Article provided by Rachel Carrell, CEO, Koru Kids
When it comes to deciding whether one half of a parenting couple should quit work to look after the kids, the financial element of the answer seems obvious – whichever parent earns the least, surely?
But while that might feel sensible for each couple in isolation, when aggregated across the population there is a dramatic result: it’s nearly always the mother who leaves her job. That’s because women are roughly two years younger than men when they have their first child, meaning they’re two years more junior in their careers, and because they earn less than men on average for their age.
This then means it’s women who take the career hit and women who continue to provide most of the childcare even when they do go back to their (lower paid) jobs. Across society this results in fewer women in leadership positions, fewer important decisions made by women, and ultimately a world less informed by women’s experiences than it is by men’s.
There is another way. Increasingly, parents are both working part-time and caring for their children part-time – at Koru Kids we get an increasing amount of requests for part-time care. In fact a recent survey from Deloitte found that nearly 40 per cent of dads have requested a change in working hours since having a baby. Unfortunately, only 44 per cent of these requests were successful. We clearly still have a long way to go before working part-time or even flexibly as a father becomes not just a luxury but a given.
Aside from being a whole lot fairer for female partners, a two-parent arrangement can also be financially sensible, especially where both partners earn roughly similar amounts. Crucially, it’s far more tax-efficient, because of marginal tax rates. To illustrate: One person earning £100,000 takes home roughly £66,500 in cash after taxes and national insurance. One person earning £50,000 pays less tax proportionally, and takes home £37,500. If two partners earn £50,000 each, that’s a total of £75000, meaning the household is 13 per cent better off than with only one big £100,000 breadwinner. There are also likely benefits for future years of having both partners continuing to amass career experience.
Yes, it’s true that it’s more difficult to progress in your career if you are working part-time, and that it’s hard to find part time work in the first place (at Koru Kids it’s something we love to offer where we can because we know just how much people appreciate it). But it depends what you do. Maybe you have a side hustle that you’d like to dedicate more time to that fits in around the kids – and that could be lucrative if you gave it the chance to flourish. Perhaps you’ve been working in a job that has not fulfilled you entirely, and the break from working full-time frees up your mind to think about how you might like to re-angle once the children are at school.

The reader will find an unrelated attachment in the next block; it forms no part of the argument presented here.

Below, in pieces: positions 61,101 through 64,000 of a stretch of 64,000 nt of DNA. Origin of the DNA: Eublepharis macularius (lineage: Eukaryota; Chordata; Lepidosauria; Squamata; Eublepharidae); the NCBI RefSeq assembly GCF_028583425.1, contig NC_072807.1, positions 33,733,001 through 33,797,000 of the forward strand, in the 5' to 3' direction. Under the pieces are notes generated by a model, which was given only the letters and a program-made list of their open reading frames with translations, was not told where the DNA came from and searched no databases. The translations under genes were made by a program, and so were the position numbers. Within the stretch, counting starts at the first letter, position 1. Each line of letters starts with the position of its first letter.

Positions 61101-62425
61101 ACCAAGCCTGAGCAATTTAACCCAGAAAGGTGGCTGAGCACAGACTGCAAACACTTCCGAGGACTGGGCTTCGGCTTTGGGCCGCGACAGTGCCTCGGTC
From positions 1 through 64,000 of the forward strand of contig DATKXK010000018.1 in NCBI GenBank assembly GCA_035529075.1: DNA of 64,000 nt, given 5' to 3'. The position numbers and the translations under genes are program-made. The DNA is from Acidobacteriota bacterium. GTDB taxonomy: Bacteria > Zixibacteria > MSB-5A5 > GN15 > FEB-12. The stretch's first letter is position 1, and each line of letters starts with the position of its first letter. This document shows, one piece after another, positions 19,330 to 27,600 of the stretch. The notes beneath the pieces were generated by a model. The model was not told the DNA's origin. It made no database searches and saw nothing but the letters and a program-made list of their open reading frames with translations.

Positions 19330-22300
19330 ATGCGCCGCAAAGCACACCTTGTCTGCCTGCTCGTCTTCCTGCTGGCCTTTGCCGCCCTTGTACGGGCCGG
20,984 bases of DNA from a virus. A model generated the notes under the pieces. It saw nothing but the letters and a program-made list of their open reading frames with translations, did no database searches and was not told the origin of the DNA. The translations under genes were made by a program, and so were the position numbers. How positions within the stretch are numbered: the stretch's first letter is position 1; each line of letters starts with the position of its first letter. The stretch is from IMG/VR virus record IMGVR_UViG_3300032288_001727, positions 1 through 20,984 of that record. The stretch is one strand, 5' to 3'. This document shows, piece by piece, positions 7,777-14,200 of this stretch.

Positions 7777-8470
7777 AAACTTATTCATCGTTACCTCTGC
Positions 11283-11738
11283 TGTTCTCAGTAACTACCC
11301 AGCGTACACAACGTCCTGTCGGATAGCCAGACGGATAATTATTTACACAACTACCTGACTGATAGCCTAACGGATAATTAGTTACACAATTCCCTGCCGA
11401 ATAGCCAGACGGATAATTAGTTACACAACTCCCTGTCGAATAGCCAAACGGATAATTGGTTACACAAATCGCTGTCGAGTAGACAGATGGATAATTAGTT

Spending time looking after young children, while bone-shrinkingly exhausting, can also be extremely creative and fulfilling in a way paid work rarely is. It can remind you of the simple pleasures of playtime, storytime, laughter and love, and reconnect you to what really matters in life. That in itself may make you realise you’ve been going at work the wrong way – or maybe that managing on less money isn’t so bad after all when you get those precious moments with your family. Both partners sharing the mental load – all the childcare-related admin and extra emotional labour that women tend to do – also frees both partners up to think creatively about what they might do when and if they start to think about the next stage of their career, which can in turn only favour the economic fortunes of the family.
Of course this isn’t just a financial decision. Children are young for such a short time and no one lay on their death bed wishing they’d spent better optimised their taxes. There’s no price you can put on seeing your baby’s first smile, first steps, hearing your baby’s first words. But there are other benefits of two part time parents which are rarely discussed, and deserve consideration by couples trying to decide how to arrange their lives.
About the author
Rachel Carrell is CEO of award-winning childcare solution Koru Kids.
Rachel was working as the CEO of the world’s largest online doctor service when she had her first baby and experienced first-hand how difficult it was to arrange childcare (thus inspiring Koru Kids). Before that job, Rachel spent six years at McKinsey, and did a stint in the NHS.
She has a DPhil in Development from the University of Oxford, where she was a Rhodes Scholar, and was elected a Young Global Leader by the World Economic Forum in 2014. Rachel lives in North London with her husband and toddler, and can be found in Highgate Wood almost every weekend. Rachel recently won the ‘Best Business Woman in Technology’ award at the Best Business Women awards for her work setting up Koru Kids.